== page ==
Ablation with radioiodine should be used selectively. In low-risk patients (younger than 40 years, with a tumor less than 1 to 1.5 cm, without extracapsular extension or vascular invasion, submitted to total thyroidectomy) (75), the long-term prognosis after surgery alone is so favorable that I-131 ablation is not recommended in general (76,77).
Ablation with I-131 is performed when the patient has a tumor with the potential for recurrence, because it decreases both recurrence and death rates (50). Retrospective data from multiple studies show that radioiodine ablation is associated with a 50% reduction in locoregional relapse and the long-term disease-specific mortality is probably reduced in primary tumors that are at least 1 to 1.5 cm in diameter, are multicentric, or have soft-tissue invasion at presentation (40,77,78). Although debate about ablating the thyroid bed with I-131 after total thyroidectomy continues (9,79), there are some compelling reasons to do this (78): (i) to destroy any residual microscopic foci of residual disease, (ii) to increase the sensitivity of subsequent I-131 scanning for detection of recurrent or metastatic disease by eliminating uptake by residual normal tissue, (iii) high circulating TSH levels, necessary to enhance tumor I-131 uptake, cannot be achieved with a large thyroid remnant, and (iv) to improve the value of measurements of serum Tg as a tumor marker.
Adjuvant radioiodine should be administered to all patients with differentiated carcinoma, when the primary tumor is likely to relapse or cause death, and to patients who have evidence of extrathyroidal disease, either by direct invasion outside of the gland or locoregional metastases. In patients with residual disease following surgery, including extracervical metastases, therapy with I-131 should be performed.
Therapy with I-131 is performed by either administering an empiric fixed dose or using dosimetry-guided activities. Quantitative dosimetry methods are used to determine the activity for the therapeutic dose, based on the individual patient's radioiodine pharmacokinetics. Some authors advocate this approach (80) because radiation exposure from arbitrarily fixed doses of I-131 can vary considerably. Using dosimetry methods, the therapeutic dose may be adjusted to compensate for patient-to-patient variability in the rate of iodine clearance (67,81). If the calculated dose to the tumor is less than 35 Gy, it is unlikely that the cancer will respond to radio-iodine therapy (82). Radioiodine activities that deliver 500 to 600 Gy to the residual normal tissue and 40 to 50 Gy to metastatic foci are likely to be effective. Dosimetry for diffuse lung metastases may be difficult to estimate because of the need to estimate tumor size.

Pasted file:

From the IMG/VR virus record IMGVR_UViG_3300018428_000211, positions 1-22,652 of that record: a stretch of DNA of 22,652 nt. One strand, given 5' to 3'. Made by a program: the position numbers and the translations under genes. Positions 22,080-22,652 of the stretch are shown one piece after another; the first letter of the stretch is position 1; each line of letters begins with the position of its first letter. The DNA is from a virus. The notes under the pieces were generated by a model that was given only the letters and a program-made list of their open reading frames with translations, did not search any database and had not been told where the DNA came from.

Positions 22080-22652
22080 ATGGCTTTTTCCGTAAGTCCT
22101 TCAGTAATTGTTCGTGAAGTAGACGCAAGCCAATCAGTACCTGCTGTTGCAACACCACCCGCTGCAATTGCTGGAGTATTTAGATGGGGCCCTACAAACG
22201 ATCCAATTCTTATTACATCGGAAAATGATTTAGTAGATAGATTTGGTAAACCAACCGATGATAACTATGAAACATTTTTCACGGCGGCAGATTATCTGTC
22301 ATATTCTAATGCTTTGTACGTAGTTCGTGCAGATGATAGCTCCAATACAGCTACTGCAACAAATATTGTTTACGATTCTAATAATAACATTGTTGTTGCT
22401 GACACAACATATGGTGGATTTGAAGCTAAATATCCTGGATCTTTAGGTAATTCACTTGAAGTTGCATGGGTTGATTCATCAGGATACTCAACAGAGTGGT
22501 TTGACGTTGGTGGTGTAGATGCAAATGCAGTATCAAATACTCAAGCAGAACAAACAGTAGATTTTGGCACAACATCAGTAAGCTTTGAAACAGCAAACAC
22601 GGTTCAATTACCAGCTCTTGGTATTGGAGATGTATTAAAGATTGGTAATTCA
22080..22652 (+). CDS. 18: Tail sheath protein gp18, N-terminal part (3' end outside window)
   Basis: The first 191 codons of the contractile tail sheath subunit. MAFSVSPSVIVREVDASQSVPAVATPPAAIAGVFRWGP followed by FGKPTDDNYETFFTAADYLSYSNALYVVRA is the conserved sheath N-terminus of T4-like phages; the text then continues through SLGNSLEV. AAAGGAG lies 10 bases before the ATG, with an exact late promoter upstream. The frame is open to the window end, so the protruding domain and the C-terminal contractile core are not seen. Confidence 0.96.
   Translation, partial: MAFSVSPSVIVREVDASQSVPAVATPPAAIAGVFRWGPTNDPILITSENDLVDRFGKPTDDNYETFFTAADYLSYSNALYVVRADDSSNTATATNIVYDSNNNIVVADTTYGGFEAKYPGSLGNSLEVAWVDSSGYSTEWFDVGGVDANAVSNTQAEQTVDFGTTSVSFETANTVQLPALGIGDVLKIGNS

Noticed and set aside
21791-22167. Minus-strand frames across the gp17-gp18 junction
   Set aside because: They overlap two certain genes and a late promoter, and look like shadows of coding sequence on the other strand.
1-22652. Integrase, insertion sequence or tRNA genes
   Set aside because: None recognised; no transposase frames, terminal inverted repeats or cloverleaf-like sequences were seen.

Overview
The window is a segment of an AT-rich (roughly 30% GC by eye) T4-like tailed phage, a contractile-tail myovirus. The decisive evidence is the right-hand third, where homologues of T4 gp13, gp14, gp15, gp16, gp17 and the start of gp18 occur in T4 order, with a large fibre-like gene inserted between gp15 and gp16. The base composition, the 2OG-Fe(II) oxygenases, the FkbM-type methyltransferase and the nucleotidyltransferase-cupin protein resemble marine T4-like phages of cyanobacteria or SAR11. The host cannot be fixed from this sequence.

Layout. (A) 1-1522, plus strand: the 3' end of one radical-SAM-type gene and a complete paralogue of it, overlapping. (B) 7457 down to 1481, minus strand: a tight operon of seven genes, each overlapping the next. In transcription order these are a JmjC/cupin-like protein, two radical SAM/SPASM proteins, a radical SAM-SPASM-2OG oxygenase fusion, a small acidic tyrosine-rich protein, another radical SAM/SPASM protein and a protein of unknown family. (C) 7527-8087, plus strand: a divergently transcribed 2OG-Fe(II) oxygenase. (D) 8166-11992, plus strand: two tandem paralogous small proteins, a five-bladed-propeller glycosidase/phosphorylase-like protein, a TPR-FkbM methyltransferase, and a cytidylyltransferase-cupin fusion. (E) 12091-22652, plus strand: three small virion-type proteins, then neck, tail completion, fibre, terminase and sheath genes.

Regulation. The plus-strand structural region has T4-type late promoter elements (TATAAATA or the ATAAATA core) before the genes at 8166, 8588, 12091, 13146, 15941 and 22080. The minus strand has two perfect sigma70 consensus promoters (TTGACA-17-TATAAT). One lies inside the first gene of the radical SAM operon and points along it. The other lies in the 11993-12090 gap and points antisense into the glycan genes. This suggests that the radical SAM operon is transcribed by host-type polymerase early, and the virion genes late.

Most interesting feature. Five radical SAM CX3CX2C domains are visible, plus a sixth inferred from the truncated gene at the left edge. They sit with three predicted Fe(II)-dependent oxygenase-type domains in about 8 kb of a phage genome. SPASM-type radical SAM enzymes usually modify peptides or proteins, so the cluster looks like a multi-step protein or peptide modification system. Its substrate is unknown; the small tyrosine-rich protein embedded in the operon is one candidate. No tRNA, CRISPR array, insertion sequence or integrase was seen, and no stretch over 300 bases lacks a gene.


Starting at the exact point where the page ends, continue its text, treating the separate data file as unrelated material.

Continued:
Although the clinical merits of dosimetry-guided radioiodine therapy have been demonstrated, most centers have adapted the fixed-dose technique using 3.7 to 7.4 GBq (100 to 200 mCi) I-131 owing to the technical and logistic difficulties of dosimetry studies. Tumor/remnant tissue volume estimates are often the greatest challenge for individual assessment of radioiodine dosages based on dosim-etry. Patients who show I-131 uptake and have no metastatic disease are treated with 2960 to 3700 MBq (80 to 100 mCi). Lymph-node metastases that are not large enough to excise are treated with approximately 5550 MBq (150 mCi).
In recent years, lower activities of radioiodine (e.g., 1200 MBq) have been used, mainly in the United States, allowing outpatient treatment. The literature reports conflicting results with this practice. Some studies show a similar efficacy for both types of doses, principally with lower radioiodine uptake and small remnants of residual thyroid tissue (83-85). There are however other reports suggesting less efficacy for lower doses (86,87). Nonetheless, this practice is not widely implemented, and further studies are required before such low dose regimens can be generally recommended (88). More recently, in the United States, newer guidelines from the Nuclear Regulatory Commission provide greater flexibility in the dosing and management of outpatients treated with I-131. They also allow outpatient treatment with higher doses of radio-iodine (89).
The efficacy of radioiodine depends on patient preparation, tumor-specific characteristics, sites of disease, and administered radioiodine activity. Iodide uptake by thyroid tissue is stimulated by TSH and is suppressed by increased endogenous iodide stores. Following thyroidectomy, the patient's thyroid hormone levels must decline sufficiently to allow the TSH concentration to rise to above 25 to 30 mU/L. This period of hormone withdrawal typically lasts four to five weeks. Patients should avoid foods with high iodine content for at least one week prior treatment (90).
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